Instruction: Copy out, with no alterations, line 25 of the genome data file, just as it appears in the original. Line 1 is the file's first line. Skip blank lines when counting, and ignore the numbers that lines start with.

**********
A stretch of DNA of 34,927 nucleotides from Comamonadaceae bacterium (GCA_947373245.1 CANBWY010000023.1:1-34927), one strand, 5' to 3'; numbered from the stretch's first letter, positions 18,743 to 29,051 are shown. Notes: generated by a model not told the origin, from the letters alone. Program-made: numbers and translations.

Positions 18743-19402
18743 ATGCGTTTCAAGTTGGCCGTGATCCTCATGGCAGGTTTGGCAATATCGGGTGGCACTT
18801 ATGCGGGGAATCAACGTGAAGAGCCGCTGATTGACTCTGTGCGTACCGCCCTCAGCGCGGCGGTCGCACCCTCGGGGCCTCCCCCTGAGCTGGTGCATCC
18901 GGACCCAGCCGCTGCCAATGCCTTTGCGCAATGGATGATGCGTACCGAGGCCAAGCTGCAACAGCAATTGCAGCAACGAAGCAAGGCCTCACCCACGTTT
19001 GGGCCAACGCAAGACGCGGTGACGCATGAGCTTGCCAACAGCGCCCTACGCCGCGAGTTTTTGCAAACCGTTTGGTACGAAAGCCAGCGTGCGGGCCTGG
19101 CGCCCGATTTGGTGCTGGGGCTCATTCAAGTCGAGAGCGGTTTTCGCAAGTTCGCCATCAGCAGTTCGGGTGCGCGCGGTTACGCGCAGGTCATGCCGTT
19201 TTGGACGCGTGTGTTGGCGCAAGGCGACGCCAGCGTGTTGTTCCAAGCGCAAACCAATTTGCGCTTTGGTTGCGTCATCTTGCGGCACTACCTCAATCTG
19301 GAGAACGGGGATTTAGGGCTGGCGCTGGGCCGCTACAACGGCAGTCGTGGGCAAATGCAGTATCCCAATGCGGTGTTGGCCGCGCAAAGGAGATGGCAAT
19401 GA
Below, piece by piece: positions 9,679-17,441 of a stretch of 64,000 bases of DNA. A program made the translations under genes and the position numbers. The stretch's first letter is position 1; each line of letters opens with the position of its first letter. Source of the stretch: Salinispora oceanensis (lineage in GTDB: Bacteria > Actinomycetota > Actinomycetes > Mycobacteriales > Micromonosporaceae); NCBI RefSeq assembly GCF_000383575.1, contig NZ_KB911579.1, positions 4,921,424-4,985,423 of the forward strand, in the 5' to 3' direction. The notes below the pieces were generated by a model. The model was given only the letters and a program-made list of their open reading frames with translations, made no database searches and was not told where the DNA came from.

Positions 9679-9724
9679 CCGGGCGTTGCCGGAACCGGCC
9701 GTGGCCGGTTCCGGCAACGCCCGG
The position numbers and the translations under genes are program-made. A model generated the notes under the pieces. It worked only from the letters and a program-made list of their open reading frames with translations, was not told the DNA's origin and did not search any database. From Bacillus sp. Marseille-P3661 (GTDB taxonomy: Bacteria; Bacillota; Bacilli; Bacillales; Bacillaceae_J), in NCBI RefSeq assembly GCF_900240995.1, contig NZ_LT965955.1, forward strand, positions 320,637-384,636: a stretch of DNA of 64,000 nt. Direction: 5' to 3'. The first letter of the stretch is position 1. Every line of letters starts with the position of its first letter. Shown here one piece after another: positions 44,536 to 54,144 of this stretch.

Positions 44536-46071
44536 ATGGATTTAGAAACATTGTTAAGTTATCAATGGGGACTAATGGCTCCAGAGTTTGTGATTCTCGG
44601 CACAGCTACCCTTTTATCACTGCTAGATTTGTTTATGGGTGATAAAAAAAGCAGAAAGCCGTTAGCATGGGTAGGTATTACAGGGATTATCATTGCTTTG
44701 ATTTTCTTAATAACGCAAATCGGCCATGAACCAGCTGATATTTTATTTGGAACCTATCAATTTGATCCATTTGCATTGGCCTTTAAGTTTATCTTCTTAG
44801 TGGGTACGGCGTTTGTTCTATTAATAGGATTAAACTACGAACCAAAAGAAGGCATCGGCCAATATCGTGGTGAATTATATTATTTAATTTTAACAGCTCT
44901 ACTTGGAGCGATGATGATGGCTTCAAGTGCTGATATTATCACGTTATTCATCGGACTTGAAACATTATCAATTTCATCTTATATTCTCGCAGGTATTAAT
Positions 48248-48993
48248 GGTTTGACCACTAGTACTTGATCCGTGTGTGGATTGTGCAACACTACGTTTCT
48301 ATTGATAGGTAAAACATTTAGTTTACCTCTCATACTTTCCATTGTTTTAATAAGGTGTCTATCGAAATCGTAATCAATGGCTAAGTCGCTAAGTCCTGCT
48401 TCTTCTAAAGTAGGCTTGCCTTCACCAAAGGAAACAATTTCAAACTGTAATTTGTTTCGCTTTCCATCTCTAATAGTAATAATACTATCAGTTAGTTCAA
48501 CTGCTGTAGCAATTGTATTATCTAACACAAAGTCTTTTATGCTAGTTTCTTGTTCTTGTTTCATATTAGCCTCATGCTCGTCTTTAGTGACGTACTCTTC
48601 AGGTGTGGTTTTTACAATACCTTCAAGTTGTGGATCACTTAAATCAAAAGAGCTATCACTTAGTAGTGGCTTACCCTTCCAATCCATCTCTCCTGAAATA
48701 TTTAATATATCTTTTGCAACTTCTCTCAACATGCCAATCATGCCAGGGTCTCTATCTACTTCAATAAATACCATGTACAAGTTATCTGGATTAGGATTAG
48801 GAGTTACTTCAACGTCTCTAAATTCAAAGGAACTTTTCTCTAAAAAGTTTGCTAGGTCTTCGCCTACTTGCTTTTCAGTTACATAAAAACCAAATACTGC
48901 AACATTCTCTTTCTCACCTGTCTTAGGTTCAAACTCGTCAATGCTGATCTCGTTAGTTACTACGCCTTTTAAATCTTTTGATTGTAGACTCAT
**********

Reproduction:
48401 TCTTCTAAAGTAGGCTTGCCTTCACCAAAGGAAACAATTTCAAACTGTAATTTGTTTCGCTTTCCATCTCTAATAGTAATAATACTATCAGTTAGTTCAA